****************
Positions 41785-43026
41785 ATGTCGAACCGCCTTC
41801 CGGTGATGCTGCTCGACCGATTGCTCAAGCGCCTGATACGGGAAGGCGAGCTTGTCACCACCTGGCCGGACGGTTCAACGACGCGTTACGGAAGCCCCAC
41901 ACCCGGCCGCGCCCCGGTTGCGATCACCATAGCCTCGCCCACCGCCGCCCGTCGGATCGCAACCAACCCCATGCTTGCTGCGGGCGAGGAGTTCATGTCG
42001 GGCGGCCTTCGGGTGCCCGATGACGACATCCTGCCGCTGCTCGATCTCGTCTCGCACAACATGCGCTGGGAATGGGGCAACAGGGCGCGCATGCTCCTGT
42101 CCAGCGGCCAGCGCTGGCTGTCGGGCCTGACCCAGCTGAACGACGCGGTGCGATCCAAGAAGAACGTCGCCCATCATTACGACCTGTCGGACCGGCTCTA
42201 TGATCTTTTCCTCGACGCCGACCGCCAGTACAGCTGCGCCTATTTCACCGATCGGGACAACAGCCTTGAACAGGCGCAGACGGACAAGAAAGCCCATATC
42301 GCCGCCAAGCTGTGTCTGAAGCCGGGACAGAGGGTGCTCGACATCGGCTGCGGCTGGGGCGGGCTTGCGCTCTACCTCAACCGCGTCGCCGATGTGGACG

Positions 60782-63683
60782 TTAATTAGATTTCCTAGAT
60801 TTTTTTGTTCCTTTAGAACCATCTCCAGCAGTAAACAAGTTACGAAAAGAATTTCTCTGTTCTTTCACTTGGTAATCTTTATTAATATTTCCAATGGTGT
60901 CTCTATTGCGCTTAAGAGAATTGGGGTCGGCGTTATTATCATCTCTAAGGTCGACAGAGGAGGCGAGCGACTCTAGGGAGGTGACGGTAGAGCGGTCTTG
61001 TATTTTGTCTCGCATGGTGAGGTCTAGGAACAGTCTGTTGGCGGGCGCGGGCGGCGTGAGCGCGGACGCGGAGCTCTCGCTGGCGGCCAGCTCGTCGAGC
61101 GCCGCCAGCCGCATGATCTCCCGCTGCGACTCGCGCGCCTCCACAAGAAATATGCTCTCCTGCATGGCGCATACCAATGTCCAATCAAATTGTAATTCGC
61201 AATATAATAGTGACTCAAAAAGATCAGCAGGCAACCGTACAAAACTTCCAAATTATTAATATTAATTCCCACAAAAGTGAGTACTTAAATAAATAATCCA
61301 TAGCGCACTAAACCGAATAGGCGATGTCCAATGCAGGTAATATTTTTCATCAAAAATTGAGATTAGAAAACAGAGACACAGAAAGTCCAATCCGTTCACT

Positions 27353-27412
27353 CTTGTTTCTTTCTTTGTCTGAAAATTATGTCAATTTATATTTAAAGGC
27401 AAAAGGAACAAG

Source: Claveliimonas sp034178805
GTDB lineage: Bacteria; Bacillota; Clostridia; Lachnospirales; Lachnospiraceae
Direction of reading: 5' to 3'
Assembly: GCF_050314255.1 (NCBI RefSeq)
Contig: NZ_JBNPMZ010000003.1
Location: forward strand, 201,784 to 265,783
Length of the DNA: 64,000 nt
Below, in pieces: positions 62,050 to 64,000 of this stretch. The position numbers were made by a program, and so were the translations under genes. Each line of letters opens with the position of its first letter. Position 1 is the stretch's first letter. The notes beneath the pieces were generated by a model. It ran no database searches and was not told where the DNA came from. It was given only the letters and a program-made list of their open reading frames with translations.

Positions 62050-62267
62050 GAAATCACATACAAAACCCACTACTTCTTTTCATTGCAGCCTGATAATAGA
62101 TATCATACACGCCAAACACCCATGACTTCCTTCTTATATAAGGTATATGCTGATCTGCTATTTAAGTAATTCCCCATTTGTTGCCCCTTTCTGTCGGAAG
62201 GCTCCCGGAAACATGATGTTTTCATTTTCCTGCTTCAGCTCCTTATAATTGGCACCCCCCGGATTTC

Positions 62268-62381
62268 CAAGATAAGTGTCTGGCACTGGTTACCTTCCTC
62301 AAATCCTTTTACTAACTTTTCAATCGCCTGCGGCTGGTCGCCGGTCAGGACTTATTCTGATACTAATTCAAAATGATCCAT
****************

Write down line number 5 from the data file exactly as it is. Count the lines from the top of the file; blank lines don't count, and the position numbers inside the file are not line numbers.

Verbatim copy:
42001 GGCGGCCTTCGGGTGCCCGATGACGACATCCTGCCGCTGCTCGATCTCGTCTCGCACAACATGCGCTGGGAATGGGGCAACAGGGCGCGCATGCTCCTGT